word-forming element meaning "in; into," from French and Old French en-, from Latin in- "in, into" (from PIE root *en "in"). Typically assimilated before -p-, -b-, -m-, -l-, and -r-. Latin in- became en- in French, Spanish, Portuguese, but remained in- in Italian.
Also used with native and imported elements to form verbs from nouns and adjectives, with a sense "put in or on" (encircle), also "cause to be, make into" (endear), and used as an intensive (enclose). Spelling variants in French that were brought over into Middle English account for parallels such as ensure/insure, and most en- words in English had at one time or another a variant in in-, and vice versa.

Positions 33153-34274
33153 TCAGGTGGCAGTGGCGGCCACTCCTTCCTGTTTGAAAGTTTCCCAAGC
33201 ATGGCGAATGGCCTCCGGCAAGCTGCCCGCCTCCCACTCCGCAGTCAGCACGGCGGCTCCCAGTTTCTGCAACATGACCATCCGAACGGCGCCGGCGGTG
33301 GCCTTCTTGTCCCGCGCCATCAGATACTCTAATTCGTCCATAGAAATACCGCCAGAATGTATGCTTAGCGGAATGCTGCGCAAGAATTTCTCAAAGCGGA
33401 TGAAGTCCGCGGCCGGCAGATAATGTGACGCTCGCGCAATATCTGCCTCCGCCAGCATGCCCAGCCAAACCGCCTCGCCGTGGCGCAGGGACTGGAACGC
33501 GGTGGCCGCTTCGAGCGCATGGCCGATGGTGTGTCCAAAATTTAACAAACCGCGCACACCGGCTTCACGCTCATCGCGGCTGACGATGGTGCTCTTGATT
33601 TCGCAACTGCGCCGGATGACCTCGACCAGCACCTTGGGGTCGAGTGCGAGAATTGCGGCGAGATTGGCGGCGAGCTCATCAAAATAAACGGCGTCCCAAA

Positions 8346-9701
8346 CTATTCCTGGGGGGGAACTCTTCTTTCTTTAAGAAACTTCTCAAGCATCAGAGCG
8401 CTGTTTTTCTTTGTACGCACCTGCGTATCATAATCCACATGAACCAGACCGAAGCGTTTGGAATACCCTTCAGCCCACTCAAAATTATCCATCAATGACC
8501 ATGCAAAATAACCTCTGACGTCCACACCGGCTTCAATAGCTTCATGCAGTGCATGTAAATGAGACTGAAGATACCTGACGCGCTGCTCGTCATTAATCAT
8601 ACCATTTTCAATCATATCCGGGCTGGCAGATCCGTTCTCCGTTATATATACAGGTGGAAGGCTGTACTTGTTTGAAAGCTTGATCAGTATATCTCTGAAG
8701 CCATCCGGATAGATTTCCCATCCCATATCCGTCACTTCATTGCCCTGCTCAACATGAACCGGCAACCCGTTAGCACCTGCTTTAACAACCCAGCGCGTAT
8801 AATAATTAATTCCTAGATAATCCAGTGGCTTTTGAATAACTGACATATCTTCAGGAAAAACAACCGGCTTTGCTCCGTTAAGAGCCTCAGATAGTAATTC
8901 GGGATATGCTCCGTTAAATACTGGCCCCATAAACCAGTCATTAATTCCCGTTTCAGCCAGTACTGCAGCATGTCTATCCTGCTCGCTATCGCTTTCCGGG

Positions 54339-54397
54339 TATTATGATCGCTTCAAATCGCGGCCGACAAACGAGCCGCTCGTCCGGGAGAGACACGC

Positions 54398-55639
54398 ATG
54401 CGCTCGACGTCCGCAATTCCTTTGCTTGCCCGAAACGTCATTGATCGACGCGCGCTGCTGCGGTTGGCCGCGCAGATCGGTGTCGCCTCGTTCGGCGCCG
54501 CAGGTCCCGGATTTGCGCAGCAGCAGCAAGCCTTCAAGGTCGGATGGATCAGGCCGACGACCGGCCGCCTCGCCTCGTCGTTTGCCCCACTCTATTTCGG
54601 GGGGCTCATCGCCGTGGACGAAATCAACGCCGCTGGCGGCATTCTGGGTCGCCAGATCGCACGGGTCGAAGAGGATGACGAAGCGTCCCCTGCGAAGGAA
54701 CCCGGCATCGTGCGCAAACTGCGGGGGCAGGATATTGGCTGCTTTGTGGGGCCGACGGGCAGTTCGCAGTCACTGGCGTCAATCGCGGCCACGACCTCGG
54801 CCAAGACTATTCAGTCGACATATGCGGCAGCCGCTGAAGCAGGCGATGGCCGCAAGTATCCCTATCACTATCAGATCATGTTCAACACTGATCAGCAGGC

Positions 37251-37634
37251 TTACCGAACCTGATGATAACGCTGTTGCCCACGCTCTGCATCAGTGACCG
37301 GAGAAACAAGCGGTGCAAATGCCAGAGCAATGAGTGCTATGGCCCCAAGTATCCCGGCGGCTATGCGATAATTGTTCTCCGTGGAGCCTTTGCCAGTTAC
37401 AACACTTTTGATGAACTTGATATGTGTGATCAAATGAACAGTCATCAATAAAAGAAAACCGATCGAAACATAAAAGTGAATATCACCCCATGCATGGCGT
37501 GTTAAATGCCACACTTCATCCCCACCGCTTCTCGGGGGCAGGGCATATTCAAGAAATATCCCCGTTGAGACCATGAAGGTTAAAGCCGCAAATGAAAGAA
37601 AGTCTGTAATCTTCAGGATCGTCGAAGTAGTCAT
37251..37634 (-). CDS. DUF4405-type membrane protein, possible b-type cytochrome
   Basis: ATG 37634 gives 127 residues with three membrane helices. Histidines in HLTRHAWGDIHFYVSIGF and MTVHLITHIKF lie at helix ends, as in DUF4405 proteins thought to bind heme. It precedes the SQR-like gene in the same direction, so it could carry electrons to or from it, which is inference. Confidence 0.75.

mid-14c., "net to catch fish" (implied in trammeller "one who fishes with a trammel net"), from Old French tramail "fine-gauged fishnet" (13c.), from Late Latin tremaculum, perhaps meaning "a net made from three layers of meshes," from Latin tri- "three" (see tri-) + macula "a mesh" (see mail (n.2)). Meaning "anything that hinders" is from 1650s, originally "a hobble for a horse" (c. 1500). Italian tramaglio, Spanish trasmallo are French loan-words.